Abstracts for Composition Studies 32.1
Reid, E. Shelley. "Uncoverage in Composition Pedagogy." Composition Studies (32.1): 15-34.
This article describes the increasing pressures on those who teach graduate seminars in composition pedagogy to cover a broad range of texts, topics, and techniques. It argues that in response, pedagogy instructors may need to deliberately (re)design their courses in order to continue to help new writing instructors engage in inquiry and discovery, to help them learn to think like teachers. Specifically, it recommends two kinds of un-coverage strategies. The first is a problem-based pedagogy, such as one described by Wendy Swyt that features reading-clusters and a "contact-zone" approach, or one that focuses on investigating "unsolvable problems" in composition pedagogy. The second is a discovery-draft pedagogy, one that uses exploratory, challenging writing assignments and writing workshops to engage students in reflection and inquiry.
Ryan, Kathleen J. "Memory, Literacy, and Invention: Reimagining the Canon of Memory for the Writing Classroom." Composition Studies (32.1): 35-47.
This article challenges the assumption that the canon of memory means memorization and transcription, and, as a result, has little relevance for the writing classroom. An examination of the canon’s historical legacy and its relationships to literacy and invention open a space for redefining the canon of memory as rememoried knowing. In brief, rememoried knowing is a strategic, contextual process of interpretation and invention to make meaning. This new version of memoria has four dimensions: memory material, imagination and interpretation, context and subjectivity, and transformation. The author looks to the disciplines of life writing and women’s history to describe these dimensions, drawing specifically on the ways Toni Morrison, Julia Alvarez, and Gerda Lerner use and discuss memory. Teaching this art of memory has the potential to encourage students to become rhetors – as makers and users of memory – in the writing classroom and the global community.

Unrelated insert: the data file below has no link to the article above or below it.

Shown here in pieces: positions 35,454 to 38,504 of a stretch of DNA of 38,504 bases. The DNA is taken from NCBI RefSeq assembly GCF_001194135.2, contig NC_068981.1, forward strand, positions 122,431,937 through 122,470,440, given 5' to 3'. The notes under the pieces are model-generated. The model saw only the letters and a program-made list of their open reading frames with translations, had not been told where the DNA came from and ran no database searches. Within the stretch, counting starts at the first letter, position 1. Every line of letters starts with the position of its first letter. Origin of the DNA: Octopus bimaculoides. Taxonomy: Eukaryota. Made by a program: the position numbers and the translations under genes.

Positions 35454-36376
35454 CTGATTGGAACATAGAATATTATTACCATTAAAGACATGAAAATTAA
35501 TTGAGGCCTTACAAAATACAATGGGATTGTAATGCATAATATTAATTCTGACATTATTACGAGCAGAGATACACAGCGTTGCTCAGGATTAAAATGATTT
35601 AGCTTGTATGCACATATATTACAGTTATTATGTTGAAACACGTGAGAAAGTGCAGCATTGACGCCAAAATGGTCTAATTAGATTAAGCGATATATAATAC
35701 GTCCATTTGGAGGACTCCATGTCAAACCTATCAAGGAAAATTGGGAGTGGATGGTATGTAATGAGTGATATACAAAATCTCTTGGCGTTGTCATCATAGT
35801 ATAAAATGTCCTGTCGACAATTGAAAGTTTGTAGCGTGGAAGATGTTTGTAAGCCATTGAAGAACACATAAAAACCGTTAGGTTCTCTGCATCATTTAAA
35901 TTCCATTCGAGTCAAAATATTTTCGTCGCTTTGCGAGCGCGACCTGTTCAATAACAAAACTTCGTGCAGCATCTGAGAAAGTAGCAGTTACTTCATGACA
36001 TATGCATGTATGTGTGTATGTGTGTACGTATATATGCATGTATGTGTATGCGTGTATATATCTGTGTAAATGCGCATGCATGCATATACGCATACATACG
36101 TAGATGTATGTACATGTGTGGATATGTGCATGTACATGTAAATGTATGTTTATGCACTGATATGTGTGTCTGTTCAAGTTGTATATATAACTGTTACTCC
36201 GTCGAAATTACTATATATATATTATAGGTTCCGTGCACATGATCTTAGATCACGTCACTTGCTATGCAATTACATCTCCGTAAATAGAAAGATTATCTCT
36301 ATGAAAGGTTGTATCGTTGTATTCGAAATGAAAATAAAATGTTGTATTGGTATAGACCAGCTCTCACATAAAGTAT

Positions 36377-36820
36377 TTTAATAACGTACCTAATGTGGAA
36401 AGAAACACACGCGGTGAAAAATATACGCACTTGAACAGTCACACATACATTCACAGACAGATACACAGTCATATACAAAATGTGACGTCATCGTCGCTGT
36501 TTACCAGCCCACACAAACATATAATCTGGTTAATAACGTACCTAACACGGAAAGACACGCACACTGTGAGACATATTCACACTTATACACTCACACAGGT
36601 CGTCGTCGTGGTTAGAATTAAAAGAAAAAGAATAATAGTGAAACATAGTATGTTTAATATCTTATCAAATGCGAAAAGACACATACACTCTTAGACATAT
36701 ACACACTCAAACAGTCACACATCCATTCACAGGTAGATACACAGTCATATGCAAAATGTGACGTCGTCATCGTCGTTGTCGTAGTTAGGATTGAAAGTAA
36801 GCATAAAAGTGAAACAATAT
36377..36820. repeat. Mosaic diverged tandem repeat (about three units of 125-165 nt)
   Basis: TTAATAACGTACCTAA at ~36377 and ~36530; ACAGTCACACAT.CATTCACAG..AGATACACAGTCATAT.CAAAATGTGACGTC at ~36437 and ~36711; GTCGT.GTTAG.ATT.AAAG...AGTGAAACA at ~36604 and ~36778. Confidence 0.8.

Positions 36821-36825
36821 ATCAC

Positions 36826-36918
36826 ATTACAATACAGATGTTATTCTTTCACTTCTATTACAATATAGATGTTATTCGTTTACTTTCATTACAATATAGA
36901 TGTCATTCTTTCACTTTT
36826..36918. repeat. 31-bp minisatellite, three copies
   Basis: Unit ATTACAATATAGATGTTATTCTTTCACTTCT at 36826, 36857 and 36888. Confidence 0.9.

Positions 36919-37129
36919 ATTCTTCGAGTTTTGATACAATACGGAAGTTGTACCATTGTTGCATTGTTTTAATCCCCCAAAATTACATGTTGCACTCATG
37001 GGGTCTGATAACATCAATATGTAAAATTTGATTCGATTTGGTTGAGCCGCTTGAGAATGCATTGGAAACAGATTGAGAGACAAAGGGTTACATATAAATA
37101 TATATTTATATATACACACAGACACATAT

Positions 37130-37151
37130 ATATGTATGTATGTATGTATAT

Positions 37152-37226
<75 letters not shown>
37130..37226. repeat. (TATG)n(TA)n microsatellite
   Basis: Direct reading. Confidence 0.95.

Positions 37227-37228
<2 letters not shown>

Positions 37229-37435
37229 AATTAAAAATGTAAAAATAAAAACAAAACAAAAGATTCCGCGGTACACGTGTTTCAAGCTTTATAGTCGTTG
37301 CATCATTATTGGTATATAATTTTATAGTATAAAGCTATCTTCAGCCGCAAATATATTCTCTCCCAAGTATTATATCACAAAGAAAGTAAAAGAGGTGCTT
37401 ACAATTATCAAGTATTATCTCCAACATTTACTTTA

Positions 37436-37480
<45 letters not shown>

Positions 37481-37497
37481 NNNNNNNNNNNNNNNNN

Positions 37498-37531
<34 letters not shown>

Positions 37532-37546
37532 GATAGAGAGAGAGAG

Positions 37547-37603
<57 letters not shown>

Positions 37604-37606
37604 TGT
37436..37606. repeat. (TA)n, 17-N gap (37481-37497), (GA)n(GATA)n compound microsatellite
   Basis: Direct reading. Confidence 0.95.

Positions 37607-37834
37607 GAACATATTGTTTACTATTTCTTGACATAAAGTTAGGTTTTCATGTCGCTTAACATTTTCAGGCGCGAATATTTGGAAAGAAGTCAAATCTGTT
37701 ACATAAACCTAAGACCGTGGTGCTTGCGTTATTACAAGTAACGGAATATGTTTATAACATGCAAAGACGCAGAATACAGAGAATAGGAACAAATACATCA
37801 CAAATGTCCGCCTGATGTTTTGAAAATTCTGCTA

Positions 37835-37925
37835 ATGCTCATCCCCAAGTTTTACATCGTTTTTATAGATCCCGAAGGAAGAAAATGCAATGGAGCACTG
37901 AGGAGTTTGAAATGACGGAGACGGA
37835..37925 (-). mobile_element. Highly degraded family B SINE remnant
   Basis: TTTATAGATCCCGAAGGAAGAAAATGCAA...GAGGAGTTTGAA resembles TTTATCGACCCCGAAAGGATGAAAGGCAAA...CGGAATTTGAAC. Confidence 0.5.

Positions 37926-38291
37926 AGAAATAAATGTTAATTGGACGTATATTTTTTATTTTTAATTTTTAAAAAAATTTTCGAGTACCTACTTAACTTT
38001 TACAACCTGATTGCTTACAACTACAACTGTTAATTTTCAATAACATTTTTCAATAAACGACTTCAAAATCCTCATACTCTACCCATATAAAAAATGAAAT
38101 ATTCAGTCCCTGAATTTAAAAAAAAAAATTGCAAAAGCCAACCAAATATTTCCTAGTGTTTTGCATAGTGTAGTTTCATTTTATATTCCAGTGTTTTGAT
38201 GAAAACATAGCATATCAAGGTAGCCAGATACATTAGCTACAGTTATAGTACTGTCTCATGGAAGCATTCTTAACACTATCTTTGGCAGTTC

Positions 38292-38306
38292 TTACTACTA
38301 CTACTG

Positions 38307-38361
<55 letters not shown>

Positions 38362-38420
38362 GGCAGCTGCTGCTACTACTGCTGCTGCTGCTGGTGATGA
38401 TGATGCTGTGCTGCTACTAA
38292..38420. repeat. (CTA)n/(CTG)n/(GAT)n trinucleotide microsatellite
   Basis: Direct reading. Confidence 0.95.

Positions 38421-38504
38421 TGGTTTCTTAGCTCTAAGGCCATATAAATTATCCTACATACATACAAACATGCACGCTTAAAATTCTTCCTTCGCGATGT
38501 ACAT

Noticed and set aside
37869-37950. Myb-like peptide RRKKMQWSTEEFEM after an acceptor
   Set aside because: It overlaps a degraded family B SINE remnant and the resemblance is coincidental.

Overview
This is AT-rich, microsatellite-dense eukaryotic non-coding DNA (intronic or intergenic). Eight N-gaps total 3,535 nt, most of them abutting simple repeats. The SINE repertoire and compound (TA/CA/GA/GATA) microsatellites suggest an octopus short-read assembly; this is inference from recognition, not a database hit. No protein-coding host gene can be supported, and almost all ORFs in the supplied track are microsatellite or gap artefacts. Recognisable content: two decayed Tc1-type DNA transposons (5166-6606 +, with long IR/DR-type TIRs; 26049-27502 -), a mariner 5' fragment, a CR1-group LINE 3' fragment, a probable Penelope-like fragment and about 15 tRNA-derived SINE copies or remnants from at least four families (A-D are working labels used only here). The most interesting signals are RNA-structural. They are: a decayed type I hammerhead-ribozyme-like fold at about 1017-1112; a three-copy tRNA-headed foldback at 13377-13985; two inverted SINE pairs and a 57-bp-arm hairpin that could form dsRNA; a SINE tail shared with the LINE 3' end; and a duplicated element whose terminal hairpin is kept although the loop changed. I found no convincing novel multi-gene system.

Panek, Mark. "Active Reading in the Multicultural Composition Classroom." Composition Studies (32.1): 49-72.
In "Active Reading," Mark Panek details the dialogic model for discussing reading assignments in introductory composition courses he developed while teaching at the University of Hawai'i at Manoa. He then argues for the model's appropriateness and effectiveness for diverse student populations, situating his discussion in the conversation of collaborative classroom advocates and critics such as Kenneth Bruffee, John Trimbur, Greg Meyers, Carrie Leverenz, and Darin Payne.
Ampadu, Lena M. "Gumbo Ya ya: Tapping Cultural Stories to Teach Composition." Composition Studies (32.1): 73-88.
In "Gumbo Ya ya," the author reflects on how varied stories and cultural and linguistic perspectives encountered during her evolution from student to veteran teacher have helped shape her research and pedagogy. Using a simultaneity of voices that parallel the musical traditions of her Louisiana heritage, she shares her views on teaching composition and literacy that embrace oral traditions. She invites other composition practitioners to appreciate and draw from a diversity of cultural traditions as they interrogate and formulate pedagogical stances for the composition classroom.
Goodburn, Amy and Heather Camp. "English 354: Advanced Composition Writing Ourselves/Communities into Public Conversations." Composition Studies (32.1): 89-108.
English 354: Advanced Composition is a required course for undergraduate majors in English, broadcast journalism, criminal justice, and pre-service English education, among others, at the University of Nebraska-Lincoln, a research-one land-grant institution with a student population of about 24,000. English 354 focuses on “intensive study and practice in writing non-fiction prose” and has a prerequisite of at least one 200-level writing course.